Longest running youth movement in Australia

The YCW was founded in the factory town of Laeken, Belgium in 1912 when a young priest, Joseph Cardijn, was assigned to work with the young people in the parish. Cardijn worked closely with teenage youth leaders, Madelaine De Roo and Victoire Cappe, to establish a girls action group to address the horrible working conditions the girls were experiencing at the time.

In the following year, 18 year old Fernand Tonnet approached Cardijn to help him set up a similar group for the young men in the parish and together with the girls established the Young Trade Unionists, which later changed its name to Young Christian Workers in 1925.

Fernand Tonnet was joined by Paul Garcet and Jacques Meert who commenced a campaign to establish the YCW in other countries too. In 1946, Cardijn started to visit other countries and by 1950 the YCW was established in 60 countries.

It is during this time that the YCW came to Australia. In 1941, the YCW was established by the Catholic Church for the boys and the National Catholic Girls Movement for the girls, who later merged under the name of the YCW in 1959. With its motto “a service for every need” the YCW had more than 38,000 members with 485 leaders groups around the country.

At the forefront of the massive social change that swept the world during the late 1960-70s, the YCW became engaged in the social and political issues of the time such as the Vietnam War, opposition to dictatorships, the unequal distribution of wealth, and the role of lay people in the church. True to the original vision of the founding leaders, many of the YCW leaders and activists at the time have continued to play an influential role in society today.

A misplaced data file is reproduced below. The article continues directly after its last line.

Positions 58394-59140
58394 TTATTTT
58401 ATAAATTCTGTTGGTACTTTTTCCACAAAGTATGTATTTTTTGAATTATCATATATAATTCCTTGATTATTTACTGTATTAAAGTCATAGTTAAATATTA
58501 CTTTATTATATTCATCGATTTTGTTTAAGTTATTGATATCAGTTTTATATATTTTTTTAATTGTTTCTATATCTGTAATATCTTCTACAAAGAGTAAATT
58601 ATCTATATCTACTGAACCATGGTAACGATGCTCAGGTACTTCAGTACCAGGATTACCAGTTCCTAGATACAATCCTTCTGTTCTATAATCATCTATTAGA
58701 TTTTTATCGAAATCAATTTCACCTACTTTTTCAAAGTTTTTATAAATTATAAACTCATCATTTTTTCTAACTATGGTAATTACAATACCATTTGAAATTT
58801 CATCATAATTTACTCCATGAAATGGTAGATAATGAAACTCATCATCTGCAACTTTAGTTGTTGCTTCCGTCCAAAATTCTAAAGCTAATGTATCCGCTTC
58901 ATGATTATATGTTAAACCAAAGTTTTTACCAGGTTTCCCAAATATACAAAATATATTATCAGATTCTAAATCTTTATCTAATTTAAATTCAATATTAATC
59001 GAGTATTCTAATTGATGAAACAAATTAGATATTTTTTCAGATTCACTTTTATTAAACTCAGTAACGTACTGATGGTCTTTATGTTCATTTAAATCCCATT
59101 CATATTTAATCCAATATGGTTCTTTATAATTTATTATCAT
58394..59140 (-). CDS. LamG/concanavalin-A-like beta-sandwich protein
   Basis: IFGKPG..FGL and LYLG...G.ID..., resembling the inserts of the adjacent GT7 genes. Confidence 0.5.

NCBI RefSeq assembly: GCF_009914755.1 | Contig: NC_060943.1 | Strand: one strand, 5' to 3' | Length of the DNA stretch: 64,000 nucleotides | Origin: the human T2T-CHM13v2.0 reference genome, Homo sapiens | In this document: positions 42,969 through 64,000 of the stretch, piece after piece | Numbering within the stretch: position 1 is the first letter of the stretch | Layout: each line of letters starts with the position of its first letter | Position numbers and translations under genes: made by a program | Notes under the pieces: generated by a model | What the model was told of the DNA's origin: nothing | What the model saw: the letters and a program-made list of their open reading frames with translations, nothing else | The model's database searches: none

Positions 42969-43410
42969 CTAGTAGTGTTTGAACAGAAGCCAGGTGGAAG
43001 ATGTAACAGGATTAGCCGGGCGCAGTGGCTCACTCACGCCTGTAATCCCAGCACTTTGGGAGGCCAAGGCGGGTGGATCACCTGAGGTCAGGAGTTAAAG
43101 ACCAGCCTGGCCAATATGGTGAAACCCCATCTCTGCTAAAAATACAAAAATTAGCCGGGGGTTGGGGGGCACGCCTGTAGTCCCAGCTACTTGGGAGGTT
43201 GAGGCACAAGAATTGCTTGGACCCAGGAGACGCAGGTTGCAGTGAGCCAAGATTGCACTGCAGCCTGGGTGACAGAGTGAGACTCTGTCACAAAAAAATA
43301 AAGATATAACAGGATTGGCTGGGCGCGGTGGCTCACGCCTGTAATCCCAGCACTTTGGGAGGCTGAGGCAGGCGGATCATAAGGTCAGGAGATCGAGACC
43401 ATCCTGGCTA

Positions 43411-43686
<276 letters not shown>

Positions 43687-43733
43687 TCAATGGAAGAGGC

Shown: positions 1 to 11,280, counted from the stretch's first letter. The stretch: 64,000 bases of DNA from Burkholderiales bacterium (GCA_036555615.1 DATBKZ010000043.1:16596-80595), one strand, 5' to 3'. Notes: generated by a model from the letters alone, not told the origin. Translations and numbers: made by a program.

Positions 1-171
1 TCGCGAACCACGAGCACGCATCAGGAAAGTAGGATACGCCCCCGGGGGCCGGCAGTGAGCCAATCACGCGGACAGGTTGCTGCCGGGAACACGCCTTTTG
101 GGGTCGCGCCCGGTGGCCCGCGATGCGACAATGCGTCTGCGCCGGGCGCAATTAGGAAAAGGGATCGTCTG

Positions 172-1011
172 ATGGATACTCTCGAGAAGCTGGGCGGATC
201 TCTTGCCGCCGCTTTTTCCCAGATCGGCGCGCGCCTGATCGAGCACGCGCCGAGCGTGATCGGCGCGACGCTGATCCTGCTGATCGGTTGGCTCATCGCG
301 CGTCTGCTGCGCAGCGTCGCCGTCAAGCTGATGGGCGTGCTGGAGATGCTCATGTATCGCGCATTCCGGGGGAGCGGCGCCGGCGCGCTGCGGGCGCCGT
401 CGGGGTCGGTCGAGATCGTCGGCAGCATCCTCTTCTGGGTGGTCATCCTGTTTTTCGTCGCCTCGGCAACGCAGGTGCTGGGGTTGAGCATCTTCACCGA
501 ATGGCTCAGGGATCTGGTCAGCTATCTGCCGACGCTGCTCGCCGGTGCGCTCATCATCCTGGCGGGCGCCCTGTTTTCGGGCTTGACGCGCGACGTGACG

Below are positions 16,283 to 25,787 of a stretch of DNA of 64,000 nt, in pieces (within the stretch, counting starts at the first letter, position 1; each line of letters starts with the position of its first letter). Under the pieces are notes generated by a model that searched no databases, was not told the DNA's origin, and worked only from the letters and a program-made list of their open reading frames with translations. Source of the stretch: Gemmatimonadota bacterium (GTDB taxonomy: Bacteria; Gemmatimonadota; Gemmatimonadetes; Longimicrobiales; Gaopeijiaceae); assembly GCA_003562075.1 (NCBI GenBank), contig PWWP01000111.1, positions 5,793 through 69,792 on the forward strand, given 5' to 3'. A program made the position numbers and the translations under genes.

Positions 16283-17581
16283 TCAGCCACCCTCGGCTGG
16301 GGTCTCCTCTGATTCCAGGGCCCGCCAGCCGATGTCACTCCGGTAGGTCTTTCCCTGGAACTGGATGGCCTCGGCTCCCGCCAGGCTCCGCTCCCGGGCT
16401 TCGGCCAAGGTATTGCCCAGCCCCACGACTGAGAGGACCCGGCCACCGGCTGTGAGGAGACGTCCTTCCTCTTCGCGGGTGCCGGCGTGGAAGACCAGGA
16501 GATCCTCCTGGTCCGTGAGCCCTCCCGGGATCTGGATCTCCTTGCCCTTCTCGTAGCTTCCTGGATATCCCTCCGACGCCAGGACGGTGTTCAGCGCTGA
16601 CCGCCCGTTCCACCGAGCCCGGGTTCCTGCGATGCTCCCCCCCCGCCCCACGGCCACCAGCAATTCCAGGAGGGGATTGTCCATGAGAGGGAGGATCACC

The activism of the YCW during these times did come at a personal cost for some leaders in countries outside of Australia who were imprisoned and even lost their lives. It was a time of great change and for the YCW and as an organisation, it lost a lot of the financial and material support it enjoyed in the 1950-60s. The 1980-90s was a period of rebuilding with the YCW re-starting in many countries and re-establishing its international structure with teams based in 4 continents and culminating with the opening of the International Council in South Africa by Nelson Mandela in 1995.